Another area that seems to be problematic with Sportcruisers is the exhaust system, which can develop cracks due to vibration. A reinforced exhaust system is available but is only fitted if the cracks appear. I carefully checked mine and, for now at least, there is no evidence of cracks at all.

There are many jubilee clips in the engine bay and these have a habit of working loose, especially after initial build, so I went round and carefully checked that they were all good and tight. Most were, but it was a useful exercise, for I discovered that the clip screw on the hot air scat pipe to the airbox was preventing full deployment of the carb heat control. It's not clear whether this is because the clip has moved, or if I installed it wrongly. Anyway, it would explain, perhaps, why we were getting little in the way of RPM drop with carb heat on. The fix was easy and the carb heat control now has full travel.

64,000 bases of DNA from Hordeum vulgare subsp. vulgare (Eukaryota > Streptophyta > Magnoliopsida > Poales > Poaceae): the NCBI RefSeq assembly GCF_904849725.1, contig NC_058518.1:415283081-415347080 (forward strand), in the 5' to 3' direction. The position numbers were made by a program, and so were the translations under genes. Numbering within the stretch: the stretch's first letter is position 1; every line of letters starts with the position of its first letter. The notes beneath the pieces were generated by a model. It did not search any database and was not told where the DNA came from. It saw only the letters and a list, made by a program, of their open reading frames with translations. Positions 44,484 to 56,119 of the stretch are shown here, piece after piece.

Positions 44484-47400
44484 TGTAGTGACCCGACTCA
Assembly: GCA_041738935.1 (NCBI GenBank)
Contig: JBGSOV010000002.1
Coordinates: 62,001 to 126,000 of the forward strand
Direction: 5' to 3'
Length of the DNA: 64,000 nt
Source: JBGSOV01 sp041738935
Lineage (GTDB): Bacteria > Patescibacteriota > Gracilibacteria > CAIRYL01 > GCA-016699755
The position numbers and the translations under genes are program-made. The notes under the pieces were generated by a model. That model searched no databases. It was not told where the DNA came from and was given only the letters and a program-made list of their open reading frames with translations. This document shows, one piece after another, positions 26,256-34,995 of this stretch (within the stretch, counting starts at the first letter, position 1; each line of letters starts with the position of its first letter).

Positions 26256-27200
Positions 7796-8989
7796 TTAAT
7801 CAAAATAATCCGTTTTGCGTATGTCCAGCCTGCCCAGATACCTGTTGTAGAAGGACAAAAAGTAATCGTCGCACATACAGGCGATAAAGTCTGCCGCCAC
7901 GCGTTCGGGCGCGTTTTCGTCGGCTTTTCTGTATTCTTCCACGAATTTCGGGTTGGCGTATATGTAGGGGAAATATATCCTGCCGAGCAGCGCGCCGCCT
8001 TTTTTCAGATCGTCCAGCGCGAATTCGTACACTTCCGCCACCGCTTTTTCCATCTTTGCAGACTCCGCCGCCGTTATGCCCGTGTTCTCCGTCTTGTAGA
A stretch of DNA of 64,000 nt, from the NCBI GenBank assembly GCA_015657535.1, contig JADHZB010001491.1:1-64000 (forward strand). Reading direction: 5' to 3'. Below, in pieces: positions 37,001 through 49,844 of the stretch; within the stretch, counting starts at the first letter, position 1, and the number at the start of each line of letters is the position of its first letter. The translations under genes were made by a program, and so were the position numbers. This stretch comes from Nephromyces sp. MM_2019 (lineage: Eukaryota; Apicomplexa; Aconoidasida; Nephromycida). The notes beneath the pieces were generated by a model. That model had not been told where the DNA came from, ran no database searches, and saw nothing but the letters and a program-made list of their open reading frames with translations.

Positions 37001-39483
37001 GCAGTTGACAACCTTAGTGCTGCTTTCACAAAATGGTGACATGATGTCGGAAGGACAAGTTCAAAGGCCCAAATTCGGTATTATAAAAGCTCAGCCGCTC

All of which is fair enough but it's not flying! Hopefully I'll hear soon that my Permit to Fly application has been passed on to the CAA.

Wednesday, 5 May 2010

Embroiled in bureaucracy

I've just heard that the application for Permit to Fly is unlikely to escape from the LAA until the end of this week. The culprit is yet more bureaucracy associated with the ballistic recovery system, which I thought we had finally put to bed some weeks ago.

Once escape velocity from the LAA is achieved, the CAA will most likely take two weeks to rubber stamp the application and issue the Permit to Fly, so it looks like it will be late May before we are home and dry.

It is very, very frustrating!